The last Sanskrit inscription is dated 1327, and describes the succession of King Indrajayavarman by Jayavarmadiparamesvara.Historians suspect a connection with the kings’ adoption of Theravada Buddhism: they were therefore no longer considered “devarajas” – the “god-king” – and there was no need to erect huge temples to them, or rather to the gods under whose protection they stood. The retreat from the concept of the devaraja may also have led to a loss of royal authority and thereby to a lack of workers. The water-management apparatus also degenerated, meaning that harvests were reduced by floods or drought. While previously three rice harvests per year were possible, the declining harvests further weakened the empire.
The western neighbor of the Khmer, the first Thai kingdom of Sukhothai, after repelling Angkorian hegemony, was conquered by another stronger Thai kingdom in the lower Chao Phraya Basin, Ayutthaya, in 1350. From the fourteenth century, Ayutthaya became Angkor’s rival. Angkor was besieged by the Ayutthayan king Uthong in 1352, and following its capture the next year, the Khmer monarch was replaced with successive Siamese princes. Then in 1357, the Khmer king Suryavamsa Rajadhiraja regained the throne. In 1393, the Ayutthayan king Ramesuan besieged Angkor again, capturing it the next year. Ramesuan’s son ruled Khmer a short time before being assassinated. Finally, in 1431, the Khmer king Ponhea Yat abandoned Angkor as indefensible, and moved to the Phnom Penh area.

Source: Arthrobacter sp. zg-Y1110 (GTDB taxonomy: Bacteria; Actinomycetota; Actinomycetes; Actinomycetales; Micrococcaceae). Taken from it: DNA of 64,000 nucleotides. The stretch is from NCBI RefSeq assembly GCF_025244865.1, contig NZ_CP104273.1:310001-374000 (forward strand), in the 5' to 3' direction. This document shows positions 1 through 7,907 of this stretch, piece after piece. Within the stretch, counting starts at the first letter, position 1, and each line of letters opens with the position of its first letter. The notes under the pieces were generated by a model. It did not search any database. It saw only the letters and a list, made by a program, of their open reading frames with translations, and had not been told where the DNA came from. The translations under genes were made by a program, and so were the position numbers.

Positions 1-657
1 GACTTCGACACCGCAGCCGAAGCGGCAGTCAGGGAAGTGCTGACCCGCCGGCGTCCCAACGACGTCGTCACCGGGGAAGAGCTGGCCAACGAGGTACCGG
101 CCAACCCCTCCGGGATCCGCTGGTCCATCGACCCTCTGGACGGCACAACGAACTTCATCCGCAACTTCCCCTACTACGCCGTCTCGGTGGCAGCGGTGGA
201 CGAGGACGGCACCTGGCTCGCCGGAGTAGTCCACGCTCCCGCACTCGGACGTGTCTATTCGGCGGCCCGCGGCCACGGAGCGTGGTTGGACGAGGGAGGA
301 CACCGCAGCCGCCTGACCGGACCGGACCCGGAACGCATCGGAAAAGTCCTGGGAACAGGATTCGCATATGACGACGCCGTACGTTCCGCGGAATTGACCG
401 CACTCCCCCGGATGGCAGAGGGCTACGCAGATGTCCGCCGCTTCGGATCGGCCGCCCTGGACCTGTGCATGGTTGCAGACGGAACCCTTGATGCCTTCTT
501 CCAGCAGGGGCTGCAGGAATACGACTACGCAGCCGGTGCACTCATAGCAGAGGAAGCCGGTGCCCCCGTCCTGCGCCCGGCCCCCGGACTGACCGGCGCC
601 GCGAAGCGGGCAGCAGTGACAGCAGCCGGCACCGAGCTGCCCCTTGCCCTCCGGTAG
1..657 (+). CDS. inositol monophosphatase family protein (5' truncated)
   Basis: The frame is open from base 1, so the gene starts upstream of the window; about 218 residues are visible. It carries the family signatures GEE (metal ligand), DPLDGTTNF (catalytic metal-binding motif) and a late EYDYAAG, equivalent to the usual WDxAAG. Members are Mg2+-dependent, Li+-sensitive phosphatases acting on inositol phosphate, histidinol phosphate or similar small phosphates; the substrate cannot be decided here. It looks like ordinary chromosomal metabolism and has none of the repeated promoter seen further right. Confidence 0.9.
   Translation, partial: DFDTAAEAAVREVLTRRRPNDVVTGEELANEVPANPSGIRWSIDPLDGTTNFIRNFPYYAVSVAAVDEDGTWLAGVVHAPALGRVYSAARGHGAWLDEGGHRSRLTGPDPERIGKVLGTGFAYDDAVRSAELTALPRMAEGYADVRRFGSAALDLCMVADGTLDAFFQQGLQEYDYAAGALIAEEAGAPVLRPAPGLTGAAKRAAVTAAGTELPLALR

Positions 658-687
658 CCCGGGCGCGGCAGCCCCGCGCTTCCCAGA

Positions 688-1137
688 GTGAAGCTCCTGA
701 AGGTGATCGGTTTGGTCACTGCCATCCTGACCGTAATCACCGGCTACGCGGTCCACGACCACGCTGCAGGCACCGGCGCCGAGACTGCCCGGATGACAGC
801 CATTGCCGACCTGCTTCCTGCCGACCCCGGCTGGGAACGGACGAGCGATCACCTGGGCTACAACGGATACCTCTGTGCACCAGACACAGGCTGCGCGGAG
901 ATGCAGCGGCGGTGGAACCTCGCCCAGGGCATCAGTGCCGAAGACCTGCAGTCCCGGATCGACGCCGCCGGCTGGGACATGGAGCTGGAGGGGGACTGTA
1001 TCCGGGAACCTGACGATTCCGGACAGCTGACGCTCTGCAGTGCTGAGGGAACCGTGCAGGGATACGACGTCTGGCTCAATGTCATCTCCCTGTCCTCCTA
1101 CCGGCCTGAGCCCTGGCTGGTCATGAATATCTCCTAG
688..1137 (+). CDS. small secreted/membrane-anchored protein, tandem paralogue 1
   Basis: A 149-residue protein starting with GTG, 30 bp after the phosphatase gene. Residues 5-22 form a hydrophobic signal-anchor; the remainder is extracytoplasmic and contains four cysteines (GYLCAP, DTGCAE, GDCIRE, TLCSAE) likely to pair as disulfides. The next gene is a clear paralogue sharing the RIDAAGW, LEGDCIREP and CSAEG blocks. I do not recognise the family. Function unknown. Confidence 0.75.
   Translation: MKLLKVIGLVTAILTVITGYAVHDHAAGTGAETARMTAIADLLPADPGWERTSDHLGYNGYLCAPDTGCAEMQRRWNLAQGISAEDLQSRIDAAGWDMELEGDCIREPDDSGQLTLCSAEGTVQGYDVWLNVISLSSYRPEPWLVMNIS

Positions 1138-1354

The new center of the Khmer kingdom was in the southwest, at Oudong in the region of today’s Phnom Penh. However, there are indications that Angkor was not completely abandoned. One line of Khmer kings could have remained there, while a second moved to Phnom Penh to establish a parallel kingdom. The final fall of Angkor would then be due to the transfer of economic — and therewith political — significance, as Phnom Penh became an important trade center on the Mekong RIver. Besides, the severe droughts and ensuing floods were considered as the one of the contributing factors to its fall. The empire focused more on regional trade after the first drought. Overall, climate change, costly construction projects, and conflicts over power between the royal family sealed the end of the Khmer empire.